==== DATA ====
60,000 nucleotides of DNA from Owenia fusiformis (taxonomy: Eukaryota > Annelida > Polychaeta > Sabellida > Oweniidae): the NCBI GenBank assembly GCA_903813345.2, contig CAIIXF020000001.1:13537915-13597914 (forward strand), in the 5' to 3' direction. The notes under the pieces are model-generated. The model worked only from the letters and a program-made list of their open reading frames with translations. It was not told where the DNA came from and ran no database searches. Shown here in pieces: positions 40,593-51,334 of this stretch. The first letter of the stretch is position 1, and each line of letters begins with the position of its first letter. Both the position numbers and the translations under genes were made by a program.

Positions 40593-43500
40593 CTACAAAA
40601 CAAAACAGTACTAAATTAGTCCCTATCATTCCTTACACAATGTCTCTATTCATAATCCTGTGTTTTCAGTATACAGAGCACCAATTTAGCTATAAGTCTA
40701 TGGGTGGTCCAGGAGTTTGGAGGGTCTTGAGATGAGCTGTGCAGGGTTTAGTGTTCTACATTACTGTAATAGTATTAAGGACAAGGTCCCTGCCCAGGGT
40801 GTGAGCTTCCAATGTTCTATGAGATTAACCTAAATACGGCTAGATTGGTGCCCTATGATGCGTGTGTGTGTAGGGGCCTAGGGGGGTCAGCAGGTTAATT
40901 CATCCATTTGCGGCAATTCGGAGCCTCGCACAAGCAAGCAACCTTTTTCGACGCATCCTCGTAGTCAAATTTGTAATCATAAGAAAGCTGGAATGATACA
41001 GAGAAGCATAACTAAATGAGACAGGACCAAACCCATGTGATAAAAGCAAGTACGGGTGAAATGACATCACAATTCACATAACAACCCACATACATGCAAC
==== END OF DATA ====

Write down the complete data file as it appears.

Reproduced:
60,000 nucleotides of DNA from Owenia fusiformis (taxonomy: Eukaryota > Annelida > Polychaeta > Sabellida > Oweniidae): the NCBI GenBank assembly GCA_903813345.2, contig CAIIXF020000001.1:13537915-13597914 (forward strand), in the 5' to 3' direction. The notes under the pieces are model-generated. The model worked only from the letters and a program-made list of their open reading frames with translations. It was not told where the DNA came from and ran no database searches. Shown here in pieces: positions 40,593-51,334 of this stretch. The first letter of the stretch is position 1, and each line of letters begins with the position of its first letter. Both the position numbers and the translations under genes were made by a program.

Positions 40593-43500
40593 CTACAAAA
40601 CAAAACAGTACTAAATTAGTCCCTATCATTCCTTACACAATGTCTCTATTCATAATCCTGTGTTTTCAGTATACAGAGCACCAATTTAGCTATAAGTCTA
40701 TGGGTGGTCCAGGAGTTTGGAGGGTCTTGAGATGAGCTGTGCAGGGTTTAGTGTTCTACATTACTGTAATAGTATTAAGGACAAGGTCCCTGCCCAGGGT
40801 GTGAGCTTCCAATGTTCTATGAGATTAACCTAAATACGGCTAGATTGGTGCCCTATGATGCGTGTGTGTGTAGGGGCCTAGGGGGGTCAGCAGGTTAATT
40901 CATCCATTTGCGGCAATTCGGAGCCTCGCACAAGCAAGCAACCTTTTTCGACGCATCCTCGTAGTCAAATTTGTAATCATAAGAAAGCTGGAATGATACA
41001 GAGAAGCATAACTAAATGAGACAGGACCAAACCCATGTGATAAAAGCAAGTACGGGTGAAATGACATCACAATTCACATAACAACCCACATACATGCAAC